The second chapter is about physicochemical constraints:
Cells balance mass and energy, conform to the laws of thermodynamics and kinetics, and operate under limited enzyme turnover rates and activity of gene products. Physicochemical constraints are generally considered to be 'hard' constraints and are thought to remain unchanged. [...] Mass balance of reactions also imposes stoichiometric constraints on the network. [...] The requirement of mass balance exerts such a strong constraint on metabolic network function that flux balance analysis requires virtually only these constraints, with only a handful of strain-specific parameters, for detailed qualitative simulations. [...] The maximum throughput or enzyme capacity of biochemical reactions can also force the cell to exhibit more limited behaviors than otherwise. [...] The balance of osmotic pressure and maintenance of electroneutrality also impose constraints on cells.
The third chapter, finally, deals with self-imposed constraints:
Self-imposed constraints are different from other constraints because they respond to and often change internal or external environments. Unlike physicochemical constraints, they are time-dependent. Such adaptive constraints may entail regulation in the short term and evolution over longer time scales.
Moreover, this chapter lists two particular types of self-imposed constraints, namely "evolutionary constraints" and "regulatory constraints".
All of these constraints have been successfully applied to genome-scaled models:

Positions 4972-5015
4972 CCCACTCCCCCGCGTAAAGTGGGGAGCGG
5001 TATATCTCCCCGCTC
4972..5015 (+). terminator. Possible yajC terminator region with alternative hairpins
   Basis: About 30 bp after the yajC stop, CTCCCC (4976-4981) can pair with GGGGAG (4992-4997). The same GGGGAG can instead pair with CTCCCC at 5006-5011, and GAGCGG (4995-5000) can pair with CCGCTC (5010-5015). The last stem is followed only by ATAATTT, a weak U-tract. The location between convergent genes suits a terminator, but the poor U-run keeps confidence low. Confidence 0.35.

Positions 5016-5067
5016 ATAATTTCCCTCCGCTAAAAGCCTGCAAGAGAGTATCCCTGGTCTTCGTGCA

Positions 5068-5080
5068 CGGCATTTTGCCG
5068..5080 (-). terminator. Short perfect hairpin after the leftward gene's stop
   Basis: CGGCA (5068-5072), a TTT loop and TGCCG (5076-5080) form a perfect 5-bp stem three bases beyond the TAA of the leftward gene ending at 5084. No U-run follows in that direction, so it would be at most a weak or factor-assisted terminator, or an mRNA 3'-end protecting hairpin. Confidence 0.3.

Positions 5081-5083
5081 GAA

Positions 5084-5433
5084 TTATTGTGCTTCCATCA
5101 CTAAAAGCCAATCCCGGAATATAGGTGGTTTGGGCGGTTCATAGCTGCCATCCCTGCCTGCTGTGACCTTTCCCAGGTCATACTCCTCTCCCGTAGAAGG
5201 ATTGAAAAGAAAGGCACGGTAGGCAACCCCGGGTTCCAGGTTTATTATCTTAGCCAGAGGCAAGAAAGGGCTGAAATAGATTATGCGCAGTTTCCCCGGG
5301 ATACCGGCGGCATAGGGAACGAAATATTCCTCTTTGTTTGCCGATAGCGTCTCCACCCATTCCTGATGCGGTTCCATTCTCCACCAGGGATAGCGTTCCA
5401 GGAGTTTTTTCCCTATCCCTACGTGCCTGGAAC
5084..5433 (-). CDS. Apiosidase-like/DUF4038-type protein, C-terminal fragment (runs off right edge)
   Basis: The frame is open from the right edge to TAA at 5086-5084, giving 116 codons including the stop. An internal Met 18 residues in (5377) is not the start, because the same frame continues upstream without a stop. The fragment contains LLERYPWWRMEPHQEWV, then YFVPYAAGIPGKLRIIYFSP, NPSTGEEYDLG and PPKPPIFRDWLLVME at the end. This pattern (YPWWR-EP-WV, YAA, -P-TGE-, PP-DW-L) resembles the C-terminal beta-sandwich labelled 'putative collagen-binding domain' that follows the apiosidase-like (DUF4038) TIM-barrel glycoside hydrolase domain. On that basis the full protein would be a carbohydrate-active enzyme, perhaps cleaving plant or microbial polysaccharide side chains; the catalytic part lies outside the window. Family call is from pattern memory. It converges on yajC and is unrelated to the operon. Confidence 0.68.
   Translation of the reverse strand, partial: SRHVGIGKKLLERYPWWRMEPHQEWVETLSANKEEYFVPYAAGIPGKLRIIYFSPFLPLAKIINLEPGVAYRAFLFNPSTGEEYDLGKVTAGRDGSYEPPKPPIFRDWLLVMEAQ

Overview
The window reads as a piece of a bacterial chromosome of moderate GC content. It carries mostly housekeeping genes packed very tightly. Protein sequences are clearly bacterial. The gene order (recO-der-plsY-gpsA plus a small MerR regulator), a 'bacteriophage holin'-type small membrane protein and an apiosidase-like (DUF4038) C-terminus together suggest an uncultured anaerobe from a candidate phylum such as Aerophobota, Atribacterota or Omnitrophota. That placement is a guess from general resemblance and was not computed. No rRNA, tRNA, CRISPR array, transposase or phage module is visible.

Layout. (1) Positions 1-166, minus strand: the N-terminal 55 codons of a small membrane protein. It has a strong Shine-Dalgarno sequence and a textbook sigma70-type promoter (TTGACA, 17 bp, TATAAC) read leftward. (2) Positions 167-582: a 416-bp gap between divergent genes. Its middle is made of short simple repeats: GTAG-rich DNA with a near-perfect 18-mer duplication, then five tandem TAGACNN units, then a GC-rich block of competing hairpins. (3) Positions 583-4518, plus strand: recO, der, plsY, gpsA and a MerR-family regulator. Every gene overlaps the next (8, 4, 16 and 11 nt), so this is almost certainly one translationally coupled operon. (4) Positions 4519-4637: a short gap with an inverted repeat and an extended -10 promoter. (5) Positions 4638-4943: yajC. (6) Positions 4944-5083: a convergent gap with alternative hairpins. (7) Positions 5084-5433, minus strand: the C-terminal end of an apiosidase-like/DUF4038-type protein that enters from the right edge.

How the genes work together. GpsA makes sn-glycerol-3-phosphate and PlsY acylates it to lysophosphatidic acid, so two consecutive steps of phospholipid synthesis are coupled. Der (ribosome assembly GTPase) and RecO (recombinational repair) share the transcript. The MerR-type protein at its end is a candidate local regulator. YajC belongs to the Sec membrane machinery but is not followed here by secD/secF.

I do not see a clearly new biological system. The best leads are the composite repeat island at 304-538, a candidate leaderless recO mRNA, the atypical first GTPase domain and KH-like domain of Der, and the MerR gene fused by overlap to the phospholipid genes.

As mentioned earlier, constraint-based approaches have enabled the development of genome-scale models of microorganisms. Thus far, the constraints that have been incorporated into genome-scale simulative models of metabolism, such as those that exist for E. coli, H. influenzae, H. pylori, and S. cerevisiae, have been stoichiometric, thermodynamic, enzyme capacity, and energy balance constraints. Transcriptional regulatory constraints have also recently been added to enable combined simulation of regulatory and metabolic networks.
How is this done in practice? The authors write:
A useful mathematical representation of all possible cell behaviors is one established geometrically as a solution space, which is effectively capped and reduced as constraints are incorporated. We are then left with a smaller solution space having general properties that can be studied, or in which certain points (i.e., cellular behaviors) may be examined in more detail.
Variants of this are "pathway analysis", "flux balance analysis", "energy balance analysis" and "regulatory flux balance analysis". The authors explain all of these variants, especially the last one.
In the appendix a couple of equations representing "certain physicochemical constraints in biology" are provided.